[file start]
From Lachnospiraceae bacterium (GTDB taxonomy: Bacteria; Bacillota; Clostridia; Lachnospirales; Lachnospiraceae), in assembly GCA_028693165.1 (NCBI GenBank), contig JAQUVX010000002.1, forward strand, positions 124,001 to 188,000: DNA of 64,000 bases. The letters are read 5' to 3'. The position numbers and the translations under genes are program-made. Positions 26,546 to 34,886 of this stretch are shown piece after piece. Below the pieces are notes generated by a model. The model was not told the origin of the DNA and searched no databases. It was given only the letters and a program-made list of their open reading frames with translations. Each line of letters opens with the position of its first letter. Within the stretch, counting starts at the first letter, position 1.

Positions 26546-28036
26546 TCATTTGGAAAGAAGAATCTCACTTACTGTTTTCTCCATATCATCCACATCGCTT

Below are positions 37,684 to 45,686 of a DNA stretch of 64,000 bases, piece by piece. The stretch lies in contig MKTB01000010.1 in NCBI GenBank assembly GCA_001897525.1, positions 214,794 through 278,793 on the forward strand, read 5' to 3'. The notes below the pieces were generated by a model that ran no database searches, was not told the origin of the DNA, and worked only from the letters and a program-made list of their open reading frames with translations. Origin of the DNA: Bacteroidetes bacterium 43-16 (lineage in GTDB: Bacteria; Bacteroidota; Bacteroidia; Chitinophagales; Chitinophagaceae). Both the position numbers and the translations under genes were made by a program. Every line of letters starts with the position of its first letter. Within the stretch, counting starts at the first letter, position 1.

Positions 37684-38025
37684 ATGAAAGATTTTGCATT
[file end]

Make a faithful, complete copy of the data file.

From Lachnospiraceae bacterium (GTDB taxonomy: Bacteria; Bacillota; Clostridia; Lachnospirales; Lachnospiraceae), in assembly GCA_028693165.1 (NCBI GenBank), contig JAQUVX010000002.1, forward strand, positions 124,001 to 188,000: DNA of 64,000 bases. The letters are read 5' to 3'. The position numbers and the translations under genes are program-made. Positions 26,546 to 34,886 of this stretch are shown piece after piece. Below the pieces are notes generated by a model. The model was not told the origin of the DNA and searched no databases. It was given only the letters and a program-made list of their open reading frames with translations. Each line of letters opens with the position of its first letter. Within the stretch, counting starts at the first letter, position 1.

Positions 26546-28036
26546 TCATTTGGAAAGAAGAATCTCACTTACTGTTTTCTCCATATCATCCACATCGCTT

Below are positions 37,684 to 45,686 of a DNA stretch of 64,000 bases, piece by piece. The stretch lies in contig MKTB01000010.1 in NCBI GenBank assembly GCA_001897525.1, positions 214,794 through 278,793 on the forward strand, read 5' to 3'. The notes below the pieces were generated by a model that ran no database searches, was not told the origin of the DNA, and worked only from the letters and a program-made list of their open reading frames with translations. Origin of the DNA: Bacteroidetes bacterium 43-16 (lineage in GTDB: Bacteria; Bacteroidota; Bacteroidia; Chitinophagales; Chitinophagaceae). Both the position numbers and the translations under genes were made by a program. Every line of letters starts with the position of its first letter. Within the stretch, counting starts at the first letter, position 1.

Positions 37684-38025
37684 ATGAAAGATTTTGCATT